Wednesday, January 5, 2011

What the Night Knows by Dean Koontz

A gift card for Christmas brought this book into my home. I had recently sworn not to buy Koontz books until they got a little better, but my excitement over this won out.

And yay, this one is so much better. Koontz managed to completely creep me out, make me question strange noises in my home and do double takes at shadows. The climax of the book occurred at work on my lunch hour and he made me come so close to taking an extended lunch just to finish. Kudos, Mr. Koontz!

John Calvino is a homicide detective and we land right has he is entering a state mental hospital to find out why a 14 year old boy just butchered his entire family. Right from the start, we get a feeling of "That was weird. Why did he do that?". We find out that John's family was also butchered by a madman 20 years prior. That madman, Alton Turner Blackwood, seems to be coming back from Hell to start his murder spree again. A Hell that Calvino sent him to.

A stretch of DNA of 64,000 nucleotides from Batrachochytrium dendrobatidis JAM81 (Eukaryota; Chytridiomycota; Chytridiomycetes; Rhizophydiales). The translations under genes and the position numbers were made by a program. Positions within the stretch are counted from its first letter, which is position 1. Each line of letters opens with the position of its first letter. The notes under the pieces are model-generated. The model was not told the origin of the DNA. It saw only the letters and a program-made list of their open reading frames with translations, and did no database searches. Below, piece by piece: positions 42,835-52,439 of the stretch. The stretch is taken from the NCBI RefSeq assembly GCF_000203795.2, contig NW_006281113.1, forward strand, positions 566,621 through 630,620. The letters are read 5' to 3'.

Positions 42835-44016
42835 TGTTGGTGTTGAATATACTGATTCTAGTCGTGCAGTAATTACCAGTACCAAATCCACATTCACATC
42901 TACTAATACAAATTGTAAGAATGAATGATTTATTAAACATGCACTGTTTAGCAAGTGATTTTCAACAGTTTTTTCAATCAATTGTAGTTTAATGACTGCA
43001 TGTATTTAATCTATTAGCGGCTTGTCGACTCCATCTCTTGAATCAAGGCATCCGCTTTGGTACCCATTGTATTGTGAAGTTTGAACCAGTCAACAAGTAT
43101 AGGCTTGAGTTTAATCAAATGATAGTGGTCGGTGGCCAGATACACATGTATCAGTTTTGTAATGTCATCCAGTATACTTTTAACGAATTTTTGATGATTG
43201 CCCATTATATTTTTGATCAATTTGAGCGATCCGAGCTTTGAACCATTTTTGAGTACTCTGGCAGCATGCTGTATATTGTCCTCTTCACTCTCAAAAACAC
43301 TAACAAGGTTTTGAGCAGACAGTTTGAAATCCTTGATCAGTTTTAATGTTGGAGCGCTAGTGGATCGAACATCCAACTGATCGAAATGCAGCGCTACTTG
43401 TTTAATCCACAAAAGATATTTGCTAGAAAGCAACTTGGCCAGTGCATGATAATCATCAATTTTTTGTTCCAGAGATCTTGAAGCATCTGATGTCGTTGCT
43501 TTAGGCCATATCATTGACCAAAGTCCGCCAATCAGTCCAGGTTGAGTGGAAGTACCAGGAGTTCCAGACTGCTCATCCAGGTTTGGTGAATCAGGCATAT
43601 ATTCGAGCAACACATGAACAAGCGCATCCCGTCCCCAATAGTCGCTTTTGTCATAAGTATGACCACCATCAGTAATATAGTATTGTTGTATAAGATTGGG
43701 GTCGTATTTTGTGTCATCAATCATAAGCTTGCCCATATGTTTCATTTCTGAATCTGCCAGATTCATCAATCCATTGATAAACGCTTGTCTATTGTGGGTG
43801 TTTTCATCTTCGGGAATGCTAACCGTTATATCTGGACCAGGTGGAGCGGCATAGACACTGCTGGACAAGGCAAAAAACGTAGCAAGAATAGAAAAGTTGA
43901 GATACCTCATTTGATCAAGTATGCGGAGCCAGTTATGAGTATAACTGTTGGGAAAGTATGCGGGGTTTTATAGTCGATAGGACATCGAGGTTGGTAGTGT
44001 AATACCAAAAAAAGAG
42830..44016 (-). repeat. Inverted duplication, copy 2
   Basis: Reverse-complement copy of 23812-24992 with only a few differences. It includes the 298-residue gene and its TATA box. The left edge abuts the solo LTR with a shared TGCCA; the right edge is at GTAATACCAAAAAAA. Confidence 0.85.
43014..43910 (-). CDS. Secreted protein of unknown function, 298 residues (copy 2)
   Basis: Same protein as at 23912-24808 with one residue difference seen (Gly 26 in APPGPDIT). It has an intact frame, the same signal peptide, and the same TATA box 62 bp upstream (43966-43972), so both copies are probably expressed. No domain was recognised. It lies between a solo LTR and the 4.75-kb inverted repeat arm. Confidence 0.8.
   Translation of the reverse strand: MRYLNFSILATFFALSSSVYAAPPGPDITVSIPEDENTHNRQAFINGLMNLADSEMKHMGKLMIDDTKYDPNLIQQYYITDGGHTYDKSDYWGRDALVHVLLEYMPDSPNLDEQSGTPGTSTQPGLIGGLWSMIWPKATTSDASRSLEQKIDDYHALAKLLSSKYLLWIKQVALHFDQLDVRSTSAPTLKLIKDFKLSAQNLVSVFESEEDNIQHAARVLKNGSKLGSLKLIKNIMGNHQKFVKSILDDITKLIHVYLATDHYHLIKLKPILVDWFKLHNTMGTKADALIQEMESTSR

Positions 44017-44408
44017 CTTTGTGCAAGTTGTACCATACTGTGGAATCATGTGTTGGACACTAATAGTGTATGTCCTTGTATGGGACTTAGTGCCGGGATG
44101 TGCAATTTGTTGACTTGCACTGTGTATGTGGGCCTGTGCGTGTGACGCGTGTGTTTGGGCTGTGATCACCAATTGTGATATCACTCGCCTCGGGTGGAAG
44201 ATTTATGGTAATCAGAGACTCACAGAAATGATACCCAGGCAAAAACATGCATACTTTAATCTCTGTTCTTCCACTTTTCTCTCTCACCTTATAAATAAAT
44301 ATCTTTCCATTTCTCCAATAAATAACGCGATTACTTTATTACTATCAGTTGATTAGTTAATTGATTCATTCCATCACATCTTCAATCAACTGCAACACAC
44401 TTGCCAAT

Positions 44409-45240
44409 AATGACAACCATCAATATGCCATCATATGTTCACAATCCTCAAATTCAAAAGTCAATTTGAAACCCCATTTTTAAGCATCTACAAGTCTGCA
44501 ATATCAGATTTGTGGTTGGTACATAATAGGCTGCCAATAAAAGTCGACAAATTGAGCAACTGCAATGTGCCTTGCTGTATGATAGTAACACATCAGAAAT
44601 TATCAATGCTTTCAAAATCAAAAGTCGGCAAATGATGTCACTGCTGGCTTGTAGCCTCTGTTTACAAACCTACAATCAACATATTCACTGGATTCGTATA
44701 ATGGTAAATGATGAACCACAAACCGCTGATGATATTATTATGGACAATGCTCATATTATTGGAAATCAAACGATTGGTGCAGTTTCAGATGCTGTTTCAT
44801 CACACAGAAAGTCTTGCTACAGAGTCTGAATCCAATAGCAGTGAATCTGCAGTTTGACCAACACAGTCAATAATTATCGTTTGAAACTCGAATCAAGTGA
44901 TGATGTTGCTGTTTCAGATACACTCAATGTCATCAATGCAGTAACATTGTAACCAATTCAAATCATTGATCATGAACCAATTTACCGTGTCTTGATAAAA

I had some frustrations with the book, mostly with the overly creative language used. Koontz seems to be more into lengthy descriptions of late, instead of straightforward writing, but I let it pass because the plot moved along pretty quick. Thankfully, unlike some of the Odd Thomas books, we don't have pages describing one object. My other frustrations came with the characters but as I kept reading, I saw that those problems were actually part of the plot and it made more sense.

I'm pretty glad I bought this book, I'm almost a believer again.
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